Hattiesburg: Hattiesburg is a small city located in southern Mississippi, home to the University of Southern Mississippi. The city is noted for its small-town charm and atmosphere despite being a booming metropolitan area. It is often selected as one of the best towns to retire in the US.
Aberdeen: Located on the banks of the Tombigbee River, Aberdeen is a picturesque small town with a low cost of living, low crime rate, and quality medical care. The town is best known for its magnolia-lined streets, gardens, and historic homes.
Vicksburg: Vicksburg is a small city in western Mississippi on the banks of the Mississippi River. The historic city is home to multiple museums, and historical sites, and boasts the largest collection of public art in the state. Its low cost of living makes Vicksburg a comfortable and peaceful location for potential retirees.
What age can you retire in Mississippi?
Like many states, Mississippi has no specific retirement age that is mandated by law. This means that individuals are free to retire whenever they choose, as long as they are able to financially support themselves. However, there are some age-related benefits and considerations for retirees in Mississippi:
Social Security benefits: The earliest age at which you can begin receiving Social Security benefits is 62, but if you delay taking benefits, your monthly payments will increase. Full retirement age (FRA) is between 66 and 67, depending on your birth year. Delaying benefits until after FRA can result in even higher monthly payments.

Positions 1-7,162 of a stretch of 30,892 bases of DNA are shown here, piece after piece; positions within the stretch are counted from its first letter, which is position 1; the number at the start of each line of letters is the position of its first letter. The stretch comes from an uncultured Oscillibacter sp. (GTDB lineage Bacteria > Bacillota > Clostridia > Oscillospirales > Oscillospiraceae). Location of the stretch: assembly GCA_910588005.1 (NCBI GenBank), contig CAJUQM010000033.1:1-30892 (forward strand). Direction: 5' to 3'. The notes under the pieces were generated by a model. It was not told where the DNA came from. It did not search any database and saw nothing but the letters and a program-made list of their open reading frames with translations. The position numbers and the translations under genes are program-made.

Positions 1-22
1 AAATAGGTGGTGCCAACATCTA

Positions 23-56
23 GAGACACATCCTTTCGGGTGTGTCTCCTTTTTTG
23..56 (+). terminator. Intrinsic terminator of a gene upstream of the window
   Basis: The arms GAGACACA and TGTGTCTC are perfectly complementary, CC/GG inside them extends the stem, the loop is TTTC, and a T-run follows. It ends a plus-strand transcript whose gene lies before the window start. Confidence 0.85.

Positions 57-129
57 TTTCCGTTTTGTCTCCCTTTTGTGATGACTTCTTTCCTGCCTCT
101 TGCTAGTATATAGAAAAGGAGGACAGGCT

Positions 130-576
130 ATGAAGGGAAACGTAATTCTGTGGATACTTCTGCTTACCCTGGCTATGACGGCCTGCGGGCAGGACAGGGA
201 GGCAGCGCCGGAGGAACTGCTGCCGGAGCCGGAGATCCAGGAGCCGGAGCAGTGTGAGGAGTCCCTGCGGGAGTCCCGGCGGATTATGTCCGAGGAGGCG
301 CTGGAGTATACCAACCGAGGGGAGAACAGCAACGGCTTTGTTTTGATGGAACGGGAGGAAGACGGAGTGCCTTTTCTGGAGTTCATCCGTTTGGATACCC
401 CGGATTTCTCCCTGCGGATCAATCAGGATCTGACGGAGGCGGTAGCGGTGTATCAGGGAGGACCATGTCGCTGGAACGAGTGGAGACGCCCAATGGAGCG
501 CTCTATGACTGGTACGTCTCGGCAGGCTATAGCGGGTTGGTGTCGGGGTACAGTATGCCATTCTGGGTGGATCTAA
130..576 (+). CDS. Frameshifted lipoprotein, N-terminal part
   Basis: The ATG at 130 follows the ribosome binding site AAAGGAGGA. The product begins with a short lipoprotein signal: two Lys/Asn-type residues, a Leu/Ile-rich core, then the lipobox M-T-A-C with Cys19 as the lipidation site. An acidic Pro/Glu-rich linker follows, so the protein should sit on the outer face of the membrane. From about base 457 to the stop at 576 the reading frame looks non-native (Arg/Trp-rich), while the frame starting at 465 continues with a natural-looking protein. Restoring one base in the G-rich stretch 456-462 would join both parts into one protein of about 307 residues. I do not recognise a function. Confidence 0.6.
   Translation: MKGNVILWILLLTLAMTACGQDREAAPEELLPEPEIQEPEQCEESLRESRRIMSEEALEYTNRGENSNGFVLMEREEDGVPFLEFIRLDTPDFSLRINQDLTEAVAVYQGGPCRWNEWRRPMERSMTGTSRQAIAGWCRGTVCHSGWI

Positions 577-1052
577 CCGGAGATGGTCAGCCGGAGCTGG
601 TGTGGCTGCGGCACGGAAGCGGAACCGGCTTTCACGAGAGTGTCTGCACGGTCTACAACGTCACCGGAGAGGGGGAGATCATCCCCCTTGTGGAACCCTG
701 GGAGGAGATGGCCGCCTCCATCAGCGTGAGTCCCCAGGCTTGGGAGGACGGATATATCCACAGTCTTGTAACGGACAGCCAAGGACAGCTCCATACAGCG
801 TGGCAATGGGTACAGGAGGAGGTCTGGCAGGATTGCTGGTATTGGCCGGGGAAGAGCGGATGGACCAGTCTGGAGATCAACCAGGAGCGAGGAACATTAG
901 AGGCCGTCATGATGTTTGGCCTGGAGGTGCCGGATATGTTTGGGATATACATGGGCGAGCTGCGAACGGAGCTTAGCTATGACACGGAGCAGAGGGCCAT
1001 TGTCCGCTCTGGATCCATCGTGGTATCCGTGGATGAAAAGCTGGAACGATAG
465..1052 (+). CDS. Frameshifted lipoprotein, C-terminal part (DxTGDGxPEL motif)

Medicare eligibility: Medicare eligibility begins at age 65, regardless of retirement status. However, if you choose to retire before age 65, you will need to find alternative healthcare coverage until you become eligible for Medicare.
Age discrimination: It is illegal for employers to discriminate against employees or job applicants based on age.
Retirement savings: Regardless of retirement age, it is important for individuals to start saving for retirement as early as possible. Many financial experts recommend saving at least 15% of your income for retirement.
However, like any location, there are both pros and cons to retiring in the state.
Is Mississippi a good place to retire?
Mississippi is a lesser-known but attractive retirement destination for many Americans seeking a laid-back lifestyle with access to outdoor activities, southern charm, and a mild climate.
With its beautiful beaches, forests, and historic towns, Mississippi offers a unique retirement experience that is gaining popularity among retirees every year.
According to data from the U.S. Census Bureau in 2020, Mississippi had a population of approximately 2.9 million people, with over 15 percent of the population being over the age of 65, making it one of the top states with a large retirement population.
Choosing where you plan to retire is a big life decision, so it’s best to get expert advice. A financial advisor can look at all your options and how your savings stack up and help you make an informed decision about where is the right location for your retirement. Find your SEC-regulated financial advisor here.
Kate has written for leading publications and blue chip companies over the last 20 years.